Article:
I had a feeling we were in for a treat with sensational pianist Yuja Wang performing with the New York Philharmonic for the first time in New York, and with conductor Jaap van Zweden making his debut as well. But I didn't know just how delightful it would be.
Yuja Wang performed Prokofiev's Piano Concerto No. 3 with the orchestra on the first half of the concert. I'm not familiar with the work, so it's hard for me to judge it, but she played the hell out of the piece. Ms. Wang was in complete control of the piece, with a captivating performance that wowed the audience. I could have used a bit more balance from the orchestra, as the other musicians covered the piano in places. But she shone through the entire work, ending with a flourish that brought the Avery Fisher Hall crowd to its feet. Ms. Wang played not one but two encores, and I thought that the enthusiasm of the crowd might force her to play all night.
After intermission, the Philharmonic retook the stage for Mahler's Symphony No. 1. Mr. van Zweden led the orchestra through a terrific rendition of this warhouse of a piece. I've heard several conductors lead the Philharmonic in Mahler's 1st, and Mr. van Zweden's version was as exciting and absorbing as any of them. He leapt, lunged, and nearly danced on the podium, all while maintaining a clear beat and easy-to-read cues. During the Ländler I half-expected him to show us the dance itself. He swayed a little in the third movement, putting on as much of a show as the orchestra. The fourth movement was an explosion of sound and the conclusion of the work (with the horns and a trombone standing for once!) brought the audience to its feet.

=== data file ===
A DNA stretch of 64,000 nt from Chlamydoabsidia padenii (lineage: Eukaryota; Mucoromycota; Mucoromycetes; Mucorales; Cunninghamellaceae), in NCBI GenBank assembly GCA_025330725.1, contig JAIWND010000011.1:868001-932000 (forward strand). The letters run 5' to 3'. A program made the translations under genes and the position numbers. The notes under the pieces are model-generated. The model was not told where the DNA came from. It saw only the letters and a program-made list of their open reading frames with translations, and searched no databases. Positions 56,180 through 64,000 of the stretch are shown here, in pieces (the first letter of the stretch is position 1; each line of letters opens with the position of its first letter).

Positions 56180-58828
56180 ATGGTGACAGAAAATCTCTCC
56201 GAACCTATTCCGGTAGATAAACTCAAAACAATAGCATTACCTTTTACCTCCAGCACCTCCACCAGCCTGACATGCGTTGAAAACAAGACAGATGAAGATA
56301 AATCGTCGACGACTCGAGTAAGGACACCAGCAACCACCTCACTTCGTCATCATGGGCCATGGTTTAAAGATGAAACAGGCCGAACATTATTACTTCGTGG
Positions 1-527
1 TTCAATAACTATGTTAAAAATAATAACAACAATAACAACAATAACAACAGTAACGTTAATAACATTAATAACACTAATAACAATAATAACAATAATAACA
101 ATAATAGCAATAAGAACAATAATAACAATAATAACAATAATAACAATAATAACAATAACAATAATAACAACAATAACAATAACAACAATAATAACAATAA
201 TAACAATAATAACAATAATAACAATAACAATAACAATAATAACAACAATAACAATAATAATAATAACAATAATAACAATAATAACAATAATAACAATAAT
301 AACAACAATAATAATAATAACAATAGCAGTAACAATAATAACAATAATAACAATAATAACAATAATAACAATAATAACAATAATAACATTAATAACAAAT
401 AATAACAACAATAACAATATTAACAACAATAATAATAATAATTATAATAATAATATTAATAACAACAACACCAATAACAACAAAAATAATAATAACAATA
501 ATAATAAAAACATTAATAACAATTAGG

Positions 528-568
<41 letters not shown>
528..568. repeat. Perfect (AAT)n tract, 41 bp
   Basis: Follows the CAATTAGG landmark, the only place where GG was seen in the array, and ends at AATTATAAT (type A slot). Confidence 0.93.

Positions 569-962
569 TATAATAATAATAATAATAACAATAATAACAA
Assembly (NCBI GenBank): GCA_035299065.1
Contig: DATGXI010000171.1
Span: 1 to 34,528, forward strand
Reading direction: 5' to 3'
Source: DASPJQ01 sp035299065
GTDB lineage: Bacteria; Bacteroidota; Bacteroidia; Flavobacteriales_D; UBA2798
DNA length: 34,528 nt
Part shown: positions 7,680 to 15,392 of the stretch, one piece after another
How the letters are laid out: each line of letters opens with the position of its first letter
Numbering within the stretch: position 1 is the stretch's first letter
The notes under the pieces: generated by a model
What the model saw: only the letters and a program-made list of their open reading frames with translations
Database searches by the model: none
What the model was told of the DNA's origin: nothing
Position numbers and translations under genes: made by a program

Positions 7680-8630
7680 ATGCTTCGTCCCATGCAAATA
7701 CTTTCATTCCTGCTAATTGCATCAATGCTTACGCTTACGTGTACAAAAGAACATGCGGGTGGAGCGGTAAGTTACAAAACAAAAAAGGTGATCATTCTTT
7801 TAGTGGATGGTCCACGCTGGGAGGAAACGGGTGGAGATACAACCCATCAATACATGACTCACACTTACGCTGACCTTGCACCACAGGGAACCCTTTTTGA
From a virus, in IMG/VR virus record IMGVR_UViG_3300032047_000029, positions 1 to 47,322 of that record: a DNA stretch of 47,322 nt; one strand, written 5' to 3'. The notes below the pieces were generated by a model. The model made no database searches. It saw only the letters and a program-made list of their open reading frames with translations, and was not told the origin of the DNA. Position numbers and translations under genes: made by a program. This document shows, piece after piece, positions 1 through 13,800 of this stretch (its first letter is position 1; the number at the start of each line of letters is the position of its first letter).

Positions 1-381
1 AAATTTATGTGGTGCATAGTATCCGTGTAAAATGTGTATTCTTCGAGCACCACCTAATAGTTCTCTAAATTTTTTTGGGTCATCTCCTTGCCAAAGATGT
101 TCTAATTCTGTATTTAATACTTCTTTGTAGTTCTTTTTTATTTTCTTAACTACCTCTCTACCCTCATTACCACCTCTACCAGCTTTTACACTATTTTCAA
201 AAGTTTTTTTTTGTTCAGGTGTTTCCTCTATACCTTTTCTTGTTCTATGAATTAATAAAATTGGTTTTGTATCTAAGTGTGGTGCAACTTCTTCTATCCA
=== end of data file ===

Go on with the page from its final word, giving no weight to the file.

While no performance of Mahler's 1st Symphony will ever live up to that 2009 performance with Alan Gilbert (mere months before assuming the post as the Philharmonic's music director), Mr. van Zweden's work tonight was a close second. I hope the Philharmonic can bring him back to New York for a return engagement soon. I look forward to seeing him on a podium here again.